Written by Mike Slife
Protecting your company – or more specifically your “brand reputation” – is the ultimate goal during a time of crisis. The ability to withstand and endure a few “chinks in the armor” goes a long way to maintaining a strong, stable reputation.
Many companies, however, fail to develop a crisis communications plan thinking they can and will deal with it as necessary (in many cases they feel they are not susceptible to a business crisis). As a result, the typical reaction due to unpreparedness is to hide in the corner and hope the problem goes away.
But enter social media. With the explosion in recent years of YouTube, Facebook, Twitter, etc., information spreads more quickly than ever. Last month’s Dominoes crisis where two North Carolina employees posted aYouTube video doing disgusting things to food should be considered Exhibit A. Hiding in the corner won’t make it go away.
Here are some questions to ask to determine your preparedness in the event of a crisis:
- Do we have a protocol in place outlining how we will react during the first few hours of a crisis? Do we know where to funnel all information about the crisis? Do we know who will serve as our company spokesperson? How will we communicate the situation to our employees?
- Are we properly prepared to deal with media? Does our media spokesperson have a familiarity and comfort level in dealing with the press? Who is monitoring the general media as well as the social media outlets so we can respond accordingly?
- After gathering and reviewing the situation, how soon can we prepare ourselves with the facts to address our various publics (employees, customers, community, media, etc.)?
- What is the best and most efficient method to communicate our message? How do we respond to their questions and concerns?
- During the initial days following the crisis, how can we best maintain and protect our reputation? How can we show our willingness to be proactive in dealing with the situation?
Failing to address or “take control” of the situation can lead to more damage and deeper company wounds. Taking hold of the situation, on the other hand, will have positive effects on your overall brand.
Written by Jim Miller
This week the Brighton High School (Colorado) administration decided that students with the Grenade Gloves sticker on their automobiles will receive severe disciplinary action if they were not removed immediately. School Administrators called it “offensive” and a “symbol of terrorism”.
To begin, this is in direct conflict with our freedom of speech, not to mention that the owner of Grenade Gloves, Danny Kass, is a two-time Olympic silver medalist. Grenades slogan is actually “Make Gloves Not War”.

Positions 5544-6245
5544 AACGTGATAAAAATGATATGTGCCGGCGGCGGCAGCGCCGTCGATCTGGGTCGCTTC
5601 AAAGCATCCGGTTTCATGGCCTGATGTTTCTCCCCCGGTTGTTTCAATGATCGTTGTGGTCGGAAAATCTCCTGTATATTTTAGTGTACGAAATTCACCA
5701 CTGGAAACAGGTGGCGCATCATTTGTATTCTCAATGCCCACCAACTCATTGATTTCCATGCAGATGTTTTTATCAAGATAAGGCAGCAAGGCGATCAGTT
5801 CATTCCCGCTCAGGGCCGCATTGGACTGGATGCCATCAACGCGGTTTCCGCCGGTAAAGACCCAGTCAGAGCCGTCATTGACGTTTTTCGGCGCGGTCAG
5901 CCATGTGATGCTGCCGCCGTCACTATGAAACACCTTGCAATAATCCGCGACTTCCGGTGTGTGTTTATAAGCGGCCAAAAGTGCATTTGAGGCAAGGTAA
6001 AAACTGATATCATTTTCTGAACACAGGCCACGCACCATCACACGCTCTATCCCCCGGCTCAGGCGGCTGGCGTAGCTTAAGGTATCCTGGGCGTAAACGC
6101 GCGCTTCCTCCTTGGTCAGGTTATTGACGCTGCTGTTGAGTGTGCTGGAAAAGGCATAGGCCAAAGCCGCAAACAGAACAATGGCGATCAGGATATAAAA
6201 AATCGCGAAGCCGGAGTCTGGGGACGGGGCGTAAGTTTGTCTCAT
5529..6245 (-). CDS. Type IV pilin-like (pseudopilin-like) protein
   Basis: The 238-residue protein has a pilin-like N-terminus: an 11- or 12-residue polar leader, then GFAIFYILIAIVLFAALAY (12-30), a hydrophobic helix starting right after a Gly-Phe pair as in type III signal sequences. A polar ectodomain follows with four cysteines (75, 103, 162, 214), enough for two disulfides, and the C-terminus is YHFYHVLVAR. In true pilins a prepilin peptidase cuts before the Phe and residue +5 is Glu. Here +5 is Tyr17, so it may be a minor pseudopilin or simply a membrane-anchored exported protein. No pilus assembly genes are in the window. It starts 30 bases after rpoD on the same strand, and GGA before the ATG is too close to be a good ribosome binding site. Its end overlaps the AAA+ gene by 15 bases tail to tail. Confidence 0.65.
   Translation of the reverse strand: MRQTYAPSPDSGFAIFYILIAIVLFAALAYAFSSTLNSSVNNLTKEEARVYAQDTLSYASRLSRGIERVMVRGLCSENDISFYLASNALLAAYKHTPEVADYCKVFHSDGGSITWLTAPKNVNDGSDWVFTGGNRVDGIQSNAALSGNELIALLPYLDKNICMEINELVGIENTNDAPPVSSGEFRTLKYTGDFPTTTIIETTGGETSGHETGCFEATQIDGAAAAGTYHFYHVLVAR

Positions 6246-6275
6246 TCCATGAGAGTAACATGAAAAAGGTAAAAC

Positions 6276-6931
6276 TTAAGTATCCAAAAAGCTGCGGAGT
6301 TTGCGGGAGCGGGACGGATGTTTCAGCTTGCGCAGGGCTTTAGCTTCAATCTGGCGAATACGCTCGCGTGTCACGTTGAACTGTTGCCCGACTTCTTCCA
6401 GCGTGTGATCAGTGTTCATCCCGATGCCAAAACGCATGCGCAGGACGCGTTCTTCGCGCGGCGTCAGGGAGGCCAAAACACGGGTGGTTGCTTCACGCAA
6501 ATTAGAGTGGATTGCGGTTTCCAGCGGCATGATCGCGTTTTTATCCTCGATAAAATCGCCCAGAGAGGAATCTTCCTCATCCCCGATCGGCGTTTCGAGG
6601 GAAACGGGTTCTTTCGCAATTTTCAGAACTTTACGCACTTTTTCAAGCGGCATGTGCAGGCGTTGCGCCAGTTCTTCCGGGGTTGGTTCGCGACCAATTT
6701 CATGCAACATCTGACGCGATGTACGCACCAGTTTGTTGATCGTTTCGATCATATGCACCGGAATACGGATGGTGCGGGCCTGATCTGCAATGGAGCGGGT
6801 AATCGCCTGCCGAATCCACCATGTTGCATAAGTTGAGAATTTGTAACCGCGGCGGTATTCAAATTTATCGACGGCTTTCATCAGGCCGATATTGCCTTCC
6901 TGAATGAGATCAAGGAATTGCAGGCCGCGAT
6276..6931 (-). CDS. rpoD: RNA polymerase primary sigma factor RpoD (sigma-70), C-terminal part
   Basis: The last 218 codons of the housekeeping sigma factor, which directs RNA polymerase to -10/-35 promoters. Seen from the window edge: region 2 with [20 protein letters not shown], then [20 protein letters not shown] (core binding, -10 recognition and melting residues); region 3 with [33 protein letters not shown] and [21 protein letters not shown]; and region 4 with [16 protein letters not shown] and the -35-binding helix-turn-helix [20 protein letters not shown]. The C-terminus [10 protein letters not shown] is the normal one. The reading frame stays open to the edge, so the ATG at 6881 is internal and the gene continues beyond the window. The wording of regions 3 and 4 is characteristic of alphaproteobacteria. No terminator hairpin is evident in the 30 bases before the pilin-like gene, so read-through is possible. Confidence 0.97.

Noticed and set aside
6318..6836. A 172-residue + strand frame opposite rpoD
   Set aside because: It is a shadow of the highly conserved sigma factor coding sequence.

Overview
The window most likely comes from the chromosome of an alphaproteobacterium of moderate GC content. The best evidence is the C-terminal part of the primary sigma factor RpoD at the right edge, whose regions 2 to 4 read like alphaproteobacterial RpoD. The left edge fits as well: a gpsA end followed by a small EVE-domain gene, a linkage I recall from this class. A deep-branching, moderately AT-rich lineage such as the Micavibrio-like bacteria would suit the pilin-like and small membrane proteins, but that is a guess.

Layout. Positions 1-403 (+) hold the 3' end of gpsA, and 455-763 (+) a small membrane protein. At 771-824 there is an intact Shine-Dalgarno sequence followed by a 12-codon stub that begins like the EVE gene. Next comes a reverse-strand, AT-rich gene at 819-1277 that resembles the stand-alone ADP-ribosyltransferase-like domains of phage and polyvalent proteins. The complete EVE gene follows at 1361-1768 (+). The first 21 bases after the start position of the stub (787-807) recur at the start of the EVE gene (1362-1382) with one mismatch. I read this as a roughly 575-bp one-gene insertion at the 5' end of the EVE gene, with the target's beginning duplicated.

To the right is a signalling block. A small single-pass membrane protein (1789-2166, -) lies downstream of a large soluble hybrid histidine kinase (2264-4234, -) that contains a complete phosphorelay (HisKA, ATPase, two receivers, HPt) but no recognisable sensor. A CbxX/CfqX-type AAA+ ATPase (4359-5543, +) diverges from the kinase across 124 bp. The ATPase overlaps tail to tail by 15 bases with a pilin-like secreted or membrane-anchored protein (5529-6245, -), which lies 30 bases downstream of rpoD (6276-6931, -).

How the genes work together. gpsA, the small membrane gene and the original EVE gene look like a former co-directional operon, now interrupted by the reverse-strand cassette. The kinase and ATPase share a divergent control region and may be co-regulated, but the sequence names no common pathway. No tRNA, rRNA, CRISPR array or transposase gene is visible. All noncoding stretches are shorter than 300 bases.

The school eventually reversed its decision and allowed the students to park their cars on school property with the Grenade stickers on the windows. This has resulted in a great opportunity for Grenade Gloves to get some free national media attention. The window is closing fast on this story and Grenade needs to proactively respond I a positive fashion. They have an opportunity to bring their company and products to the forefront of controversy and all national media sources.
Grenade Gloves was just served up a softball pitch right over the plate and did not seize the opportunity. This is any company’s dream: a story that you did not have to create by doing anything besides make the product that you sell.
Public relations is a very effective piece of every strategic marketing plan. We understand the important media impact of a story, good or bad. Please give us a call to talk about public relations and how it can play a strategic role in your company’s external image.
Written by Mike Slife.
Brighton High School colorado high school Danny Kass Grenade Gloves Make Gloves Not War Public Relations
Brand Iron’s holistic approach to strengthening brand value for clients often involves generating quality news media coverage. Recently, Academy Sports Turf and JE Dunn Construction, two long-time Brand Iron clients, were prominently featured in the regional trade and business media.
Academy Sports Turf was on the front page of the Daily Journal (a construction trade publication) detailing a project in which they installed synthetic turf along city streets in Aurora. Academy Sports Turf installed 45,000-square-foot of turf last fall in street medians for an experimental pilot project that the city believes can save water and maintenance costs.
JE Dunn was featured in a recent edition of the Denver Business Journal. Real Estate reporter Paula Moore wrote about trends in healthcare construction in a story entitled, “‘Green’ Hospitals Cheer Patients.” A photo of JE Dunn president Steve Hamline, and vice president of healthcare Bob Latas accompanied the story. JE Dunn recently completed construction on the Medical Center of the Rockies in Loveland and Memorial Hospital North in Colorado Springs.